New Mirai Botnet version found to be exploiting vulnerable routers

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The latest version of the Mirai IoT botnet includes an exploit for a vulnerability in Comtrend and Netlink GPON Wi-Fi routers

Mirai botnet is back! After wreaking havoc in 2016, the Mirai botnet made intermittent appearances but now Trend Micro researchers have discovered a new version of the botnet which includes an exploit for the Comtrend W-Fi routers.

What is the Mirai Internet of Things (IoT) botnet?

Mirai IoT botnet is an Internet of Things malware that turns your everyday Internet-connected things into zombies or botnets. Mirai is Japanese for future and is named after the Japanese Anime series, Mirai Nikk. The malware turns Internet-connected devices running on Linux operating systems into remotely controlled bots or zombies. These can then be used by the operator to launch large scale Distributed Denial of Service (DDoS) attacks. It primarily targets online consumer devices such as IP cameras and home routers.

It was first discovered in 2016 by a white hat researcher group, MalwareMustDie. It has been used in DDoS attacks like the 20 September 2016 attack on computer security journalist Brian Krebs’ web site, an attack on French web host OVH, and the October 2016 Dyn DDoS attack which partially took down the Internet in the United States.

Mirai malware works by infecting IoT devices that run on the ARC processor. If the IoT devices run on the default username and password combination, Mirai malware is able to infect it and turn it into a zombie or botnet. Though Mirai malware primarily infects Wi-Fi routers and security cameras, there have been instances of it infecting baby monitors, vehicles, network routers, agricultural devices, medical devices, environmental monitoring devices, home appliances, DVRs, CC cameras, headset, and even smoke detectors.

Mirai malware code was written by Paras Jha and Josiah White co-founded Protraf Solutions, a company offering mitigation services for DDoS attacks. They designed the malware to bring down websites and then offer the very same companies DDoS protection.

In 2016, an anonymous handle leaked the source-code of Mirai Botnet online on Hack Forums. Since then it has been adapted to include new exploits. We have had the instance of an Anime lover alter the Mirai botnet into newer versions called Masuta, Okiru, Satori, Mukashi, etc just to download Anime movies.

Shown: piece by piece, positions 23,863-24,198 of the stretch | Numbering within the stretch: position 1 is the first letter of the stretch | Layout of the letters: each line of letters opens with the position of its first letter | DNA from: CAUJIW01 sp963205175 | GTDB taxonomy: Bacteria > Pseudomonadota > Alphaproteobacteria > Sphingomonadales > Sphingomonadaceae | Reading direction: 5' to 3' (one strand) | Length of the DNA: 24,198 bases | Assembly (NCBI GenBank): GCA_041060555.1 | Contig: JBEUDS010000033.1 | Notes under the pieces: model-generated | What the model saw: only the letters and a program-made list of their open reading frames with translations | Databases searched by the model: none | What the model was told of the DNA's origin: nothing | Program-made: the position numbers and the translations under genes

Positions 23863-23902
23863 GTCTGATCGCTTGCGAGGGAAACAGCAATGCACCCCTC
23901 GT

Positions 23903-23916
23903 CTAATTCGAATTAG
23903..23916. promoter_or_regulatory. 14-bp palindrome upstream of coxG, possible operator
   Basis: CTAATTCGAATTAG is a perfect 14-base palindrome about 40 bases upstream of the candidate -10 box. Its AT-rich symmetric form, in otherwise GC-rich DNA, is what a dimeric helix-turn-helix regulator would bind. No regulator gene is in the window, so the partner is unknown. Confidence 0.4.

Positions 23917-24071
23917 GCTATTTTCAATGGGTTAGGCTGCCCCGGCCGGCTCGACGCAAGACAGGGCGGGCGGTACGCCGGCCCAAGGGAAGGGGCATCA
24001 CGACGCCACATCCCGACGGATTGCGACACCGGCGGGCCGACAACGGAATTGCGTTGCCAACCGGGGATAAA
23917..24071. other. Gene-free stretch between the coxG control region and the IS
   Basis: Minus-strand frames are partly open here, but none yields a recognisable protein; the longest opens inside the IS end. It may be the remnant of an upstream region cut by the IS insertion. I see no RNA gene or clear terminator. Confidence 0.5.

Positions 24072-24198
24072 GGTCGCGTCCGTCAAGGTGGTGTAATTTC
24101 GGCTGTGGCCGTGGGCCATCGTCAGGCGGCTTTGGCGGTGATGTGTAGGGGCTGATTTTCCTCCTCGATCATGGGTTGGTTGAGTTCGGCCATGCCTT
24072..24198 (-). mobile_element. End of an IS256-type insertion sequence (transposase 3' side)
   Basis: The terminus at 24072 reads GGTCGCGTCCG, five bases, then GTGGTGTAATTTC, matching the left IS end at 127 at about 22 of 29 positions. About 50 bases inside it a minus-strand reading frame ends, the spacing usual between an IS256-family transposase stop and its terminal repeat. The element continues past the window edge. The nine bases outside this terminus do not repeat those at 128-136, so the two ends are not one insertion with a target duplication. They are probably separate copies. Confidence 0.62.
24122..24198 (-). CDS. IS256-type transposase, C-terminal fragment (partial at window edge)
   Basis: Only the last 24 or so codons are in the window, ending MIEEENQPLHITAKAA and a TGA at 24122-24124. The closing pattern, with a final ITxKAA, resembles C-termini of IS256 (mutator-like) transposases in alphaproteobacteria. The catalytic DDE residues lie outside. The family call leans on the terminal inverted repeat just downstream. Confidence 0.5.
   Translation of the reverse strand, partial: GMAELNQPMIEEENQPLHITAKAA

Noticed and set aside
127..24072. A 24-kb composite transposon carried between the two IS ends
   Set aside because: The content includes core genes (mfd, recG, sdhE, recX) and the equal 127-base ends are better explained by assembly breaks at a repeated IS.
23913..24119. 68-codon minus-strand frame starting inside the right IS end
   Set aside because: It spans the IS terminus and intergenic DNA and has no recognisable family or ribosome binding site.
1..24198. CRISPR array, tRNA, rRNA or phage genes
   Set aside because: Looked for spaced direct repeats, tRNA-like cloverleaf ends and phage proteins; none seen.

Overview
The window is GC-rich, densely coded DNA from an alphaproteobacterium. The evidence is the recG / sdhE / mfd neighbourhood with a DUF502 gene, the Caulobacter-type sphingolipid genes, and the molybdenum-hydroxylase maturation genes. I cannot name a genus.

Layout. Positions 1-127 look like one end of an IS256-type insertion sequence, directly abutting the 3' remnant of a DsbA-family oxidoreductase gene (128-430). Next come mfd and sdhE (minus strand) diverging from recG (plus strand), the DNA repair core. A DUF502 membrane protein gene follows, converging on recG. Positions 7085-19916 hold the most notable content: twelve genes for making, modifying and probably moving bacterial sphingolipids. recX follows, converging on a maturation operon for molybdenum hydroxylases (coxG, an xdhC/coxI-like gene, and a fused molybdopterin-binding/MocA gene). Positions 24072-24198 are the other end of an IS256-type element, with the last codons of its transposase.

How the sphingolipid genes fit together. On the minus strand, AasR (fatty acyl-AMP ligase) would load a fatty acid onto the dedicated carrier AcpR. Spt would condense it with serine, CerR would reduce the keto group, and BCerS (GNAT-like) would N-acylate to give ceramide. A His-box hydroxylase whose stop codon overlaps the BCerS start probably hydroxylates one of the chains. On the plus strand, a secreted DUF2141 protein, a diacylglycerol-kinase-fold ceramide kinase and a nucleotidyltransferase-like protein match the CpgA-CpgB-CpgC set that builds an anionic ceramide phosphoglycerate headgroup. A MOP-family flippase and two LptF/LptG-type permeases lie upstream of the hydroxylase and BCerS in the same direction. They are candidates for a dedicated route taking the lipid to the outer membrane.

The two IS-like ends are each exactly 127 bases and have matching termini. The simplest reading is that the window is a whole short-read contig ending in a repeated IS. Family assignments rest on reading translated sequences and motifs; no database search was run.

Latest Mirai IoT botnet version

Researchers at Trend Micro found that the latest version of Mirai IoT botnet malware includes an exploit for the CVE-2020-10173 vulnerability impacting Comtrend Wi-Fi routers. In addition to Comtrend, this Mirai variant also includes an exploit for the latest Netlink GPON routers.

The Mirai botnet was found to target CVE-2020-10173 authenticated command injection vulnerability in the Comtrend VR-3033 Wi-Fi routers.

The vulnerabilities used by this Mirai variant consist of a combination of old and new that help cast a wide net encompassing different types of connected devices. The nine vulnerabilities used in this campaign affect specific versions of IP cameras, smart TVs, and routers, among others. As mentioned earlier, the most notable of these vulnerabilities is CVE-2020-10173, a Multiple Authenticated Command injection vulnerability found in Comtrend VR-3033 routers. Remote malicious attackers can use this vulnerability to compromise the network managed by the router.

Trend Micro researchers say that despite the availability of a proof of concept (POC) for CVE-2020-10173, this is the first time they found it exploited by malware. The Mirai variant analyzed by Trend Micro also includes another five old vulnerability:

The Trend Micro researchers say that this shows the Mirai malware continues to be a favorite among botnet operators. If you own any networked device, it is suggested that you change the default username and password immediately.

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"The Internet is the first thing that humanity has built that humanity doesn't understand, the largest experiment in anarchy that we have ever had." Eric Schmidt

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